Joe Oliver orders review of propane price jump, shortages
Energy minister asks National Energy Board and Competition Bureau to review propane market
The federal government has ordered the National Energy Board and the Competition Bureau to review the sharp spike in propane prices and shortages in many regions that have hurt rural homeowners and businesses that rely on the fuel.
Natural Resources Minister Joe Oliver said in question period Thursday he is concerned for families who rely on affordable propane to heat their homes and so will be asking the two organizations to "review propane market issues including high prices and scarcity."
Propane prices had remained stable from 2011 until late 2013, with the average retail prices in Canada falling between 69 and 75 cents a litre.
But a greater need from corn producers to use the fuel to dry their crop this fall and an earlier and harsher than expected winter has caused demand to spike, Oliver told reporters after question period.
Two months ago, the price was 74.2 cents a litre nationally. A month ago, it was 79.9 cents a litre. As of Tuesday, it had risen to 92 cents a litre.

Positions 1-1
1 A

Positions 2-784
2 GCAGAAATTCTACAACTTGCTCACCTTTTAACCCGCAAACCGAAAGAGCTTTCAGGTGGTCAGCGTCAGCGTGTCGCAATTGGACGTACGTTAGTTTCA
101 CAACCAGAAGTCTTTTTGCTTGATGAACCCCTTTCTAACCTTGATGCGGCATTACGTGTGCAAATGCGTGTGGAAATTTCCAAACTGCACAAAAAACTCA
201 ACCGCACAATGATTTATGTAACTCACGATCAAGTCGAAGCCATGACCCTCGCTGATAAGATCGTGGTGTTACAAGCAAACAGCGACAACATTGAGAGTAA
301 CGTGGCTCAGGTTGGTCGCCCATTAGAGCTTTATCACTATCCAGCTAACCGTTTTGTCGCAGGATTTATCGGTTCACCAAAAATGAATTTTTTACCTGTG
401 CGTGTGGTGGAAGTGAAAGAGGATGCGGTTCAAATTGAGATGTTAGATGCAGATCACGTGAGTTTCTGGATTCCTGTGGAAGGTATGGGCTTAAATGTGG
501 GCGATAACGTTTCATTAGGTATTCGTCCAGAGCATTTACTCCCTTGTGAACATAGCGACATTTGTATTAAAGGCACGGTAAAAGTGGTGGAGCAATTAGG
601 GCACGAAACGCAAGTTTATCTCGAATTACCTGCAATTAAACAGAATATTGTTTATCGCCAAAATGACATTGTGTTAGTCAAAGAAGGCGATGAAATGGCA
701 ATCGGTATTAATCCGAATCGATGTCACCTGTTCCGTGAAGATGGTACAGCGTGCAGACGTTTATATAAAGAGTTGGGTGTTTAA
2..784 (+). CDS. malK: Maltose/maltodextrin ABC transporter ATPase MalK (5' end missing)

Earlier this week, Ontario Energy Minister Bob Chiarelli urged Oliver to act and develop a national response to the issue.
But Oliver said it was within Ontario's power to regulate the distribution and pricing of propane.
"They can't complain about pricing but not regulate pricing," said Oliver. "They can't have it both ways."
Shortages concern rural residents
The price spike is now making Steve Koopman of Perth Road Village — a community a 23 kilometres north of Kingston — have second thoughts about his decision to switch to propane.
"I grew up in the suburbs with natural gas and I was used to consistent pricing and predictability. Propane looked like a good option, but unfortunately we really got hit hard this season," said Koopman.
In his area, he says the price has gone from 60 to 86 cents a litre. His January refill cost $800.
Shortages of propane have also been a problem in many regions, including eastern Ontario. Koopman said the shortages are also a greater cause of concern for him.
"Now I'm literally checking once a week to see what the level is at. I've gone and bought a 100-pound tank out of my own pocket making sure my family, my daughters don't freeze to death in a winter like [this one]," he said.